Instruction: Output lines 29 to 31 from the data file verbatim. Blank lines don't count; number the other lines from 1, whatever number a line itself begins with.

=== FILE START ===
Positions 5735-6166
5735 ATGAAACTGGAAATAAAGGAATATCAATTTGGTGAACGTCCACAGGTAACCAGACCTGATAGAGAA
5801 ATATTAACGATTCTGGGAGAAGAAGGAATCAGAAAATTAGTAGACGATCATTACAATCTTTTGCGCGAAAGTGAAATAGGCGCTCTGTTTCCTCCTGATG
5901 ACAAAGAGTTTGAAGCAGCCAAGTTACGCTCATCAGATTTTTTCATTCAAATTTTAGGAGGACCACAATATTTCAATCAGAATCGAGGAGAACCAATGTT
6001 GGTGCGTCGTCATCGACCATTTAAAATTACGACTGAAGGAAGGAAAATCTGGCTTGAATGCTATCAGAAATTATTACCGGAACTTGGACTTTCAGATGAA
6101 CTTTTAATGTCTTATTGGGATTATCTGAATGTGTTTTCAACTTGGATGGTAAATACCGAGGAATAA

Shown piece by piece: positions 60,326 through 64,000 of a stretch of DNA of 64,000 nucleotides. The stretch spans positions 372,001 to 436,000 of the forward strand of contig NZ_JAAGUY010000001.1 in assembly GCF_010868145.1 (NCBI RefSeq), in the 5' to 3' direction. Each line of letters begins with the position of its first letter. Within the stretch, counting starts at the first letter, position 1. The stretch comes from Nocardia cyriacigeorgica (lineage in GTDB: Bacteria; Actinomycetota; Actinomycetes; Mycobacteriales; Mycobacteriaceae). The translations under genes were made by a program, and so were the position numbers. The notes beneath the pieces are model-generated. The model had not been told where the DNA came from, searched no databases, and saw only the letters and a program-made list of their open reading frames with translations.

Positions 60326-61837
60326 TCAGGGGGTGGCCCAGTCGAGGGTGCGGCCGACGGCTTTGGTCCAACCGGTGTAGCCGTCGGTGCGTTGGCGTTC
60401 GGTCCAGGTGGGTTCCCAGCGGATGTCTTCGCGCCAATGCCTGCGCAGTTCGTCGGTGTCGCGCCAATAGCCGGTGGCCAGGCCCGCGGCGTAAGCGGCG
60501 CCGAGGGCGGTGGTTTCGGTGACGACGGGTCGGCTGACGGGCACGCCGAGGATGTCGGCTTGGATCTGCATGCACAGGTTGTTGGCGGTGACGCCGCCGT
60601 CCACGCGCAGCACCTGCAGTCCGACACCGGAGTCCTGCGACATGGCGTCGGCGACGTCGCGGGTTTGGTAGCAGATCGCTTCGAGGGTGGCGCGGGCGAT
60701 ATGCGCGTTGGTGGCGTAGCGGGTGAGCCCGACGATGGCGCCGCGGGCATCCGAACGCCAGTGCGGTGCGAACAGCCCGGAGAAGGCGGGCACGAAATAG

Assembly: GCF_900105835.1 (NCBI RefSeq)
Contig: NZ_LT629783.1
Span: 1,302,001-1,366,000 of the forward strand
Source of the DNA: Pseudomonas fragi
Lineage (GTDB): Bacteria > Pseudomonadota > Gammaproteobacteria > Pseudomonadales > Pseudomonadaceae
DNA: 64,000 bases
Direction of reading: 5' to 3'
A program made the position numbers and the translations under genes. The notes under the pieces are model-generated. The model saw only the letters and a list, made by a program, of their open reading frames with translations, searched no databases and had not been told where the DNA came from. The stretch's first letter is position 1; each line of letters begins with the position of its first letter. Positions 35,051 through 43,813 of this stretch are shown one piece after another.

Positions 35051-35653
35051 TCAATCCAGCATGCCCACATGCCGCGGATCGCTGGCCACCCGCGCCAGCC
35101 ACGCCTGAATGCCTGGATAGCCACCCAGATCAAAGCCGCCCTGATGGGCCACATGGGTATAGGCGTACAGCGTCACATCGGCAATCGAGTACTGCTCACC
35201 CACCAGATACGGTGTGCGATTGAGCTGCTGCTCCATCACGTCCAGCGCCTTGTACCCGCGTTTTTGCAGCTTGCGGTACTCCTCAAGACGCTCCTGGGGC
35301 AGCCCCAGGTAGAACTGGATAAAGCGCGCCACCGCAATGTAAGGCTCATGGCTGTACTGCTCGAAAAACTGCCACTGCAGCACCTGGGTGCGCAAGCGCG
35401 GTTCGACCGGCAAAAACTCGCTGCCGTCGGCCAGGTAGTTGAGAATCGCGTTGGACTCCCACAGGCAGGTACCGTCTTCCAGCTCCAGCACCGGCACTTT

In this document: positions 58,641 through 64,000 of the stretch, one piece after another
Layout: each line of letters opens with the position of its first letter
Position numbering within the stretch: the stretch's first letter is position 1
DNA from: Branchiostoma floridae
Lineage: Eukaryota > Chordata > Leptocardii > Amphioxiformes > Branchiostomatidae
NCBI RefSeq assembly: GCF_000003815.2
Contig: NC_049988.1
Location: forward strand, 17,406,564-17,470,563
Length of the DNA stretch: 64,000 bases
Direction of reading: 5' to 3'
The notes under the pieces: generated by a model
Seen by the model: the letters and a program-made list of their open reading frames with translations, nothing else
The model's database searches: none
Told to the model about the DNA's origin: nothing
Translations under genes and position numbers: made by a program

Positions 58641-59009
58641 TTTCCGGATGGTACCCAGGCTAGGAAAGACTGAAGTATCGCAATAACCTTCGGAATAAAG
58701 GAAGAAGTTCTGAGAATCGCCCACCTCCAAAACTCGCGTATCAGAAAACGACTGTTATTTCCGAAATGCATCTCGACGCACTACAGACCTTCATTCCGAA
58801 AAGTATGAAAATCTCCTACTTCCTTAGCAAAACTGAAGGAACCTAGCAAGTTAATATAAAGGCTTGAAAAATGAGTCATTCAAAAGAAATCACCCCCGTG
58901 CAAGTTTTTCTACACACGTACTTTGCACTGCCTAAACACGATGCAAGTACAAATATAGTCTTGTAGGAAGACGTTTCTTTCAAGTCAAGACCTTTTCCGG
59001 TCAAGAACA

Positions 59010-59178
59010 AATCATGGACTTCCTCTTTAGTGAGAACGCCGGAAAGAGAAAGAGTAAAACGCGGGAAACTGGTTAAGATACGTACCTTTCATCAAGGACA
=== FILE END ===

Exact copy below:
Layout: each line of letters opens with the position of its first letter
Position numbering within the stretch: the stretch's first letter is position 1
DNA from: Branchiostoma floridae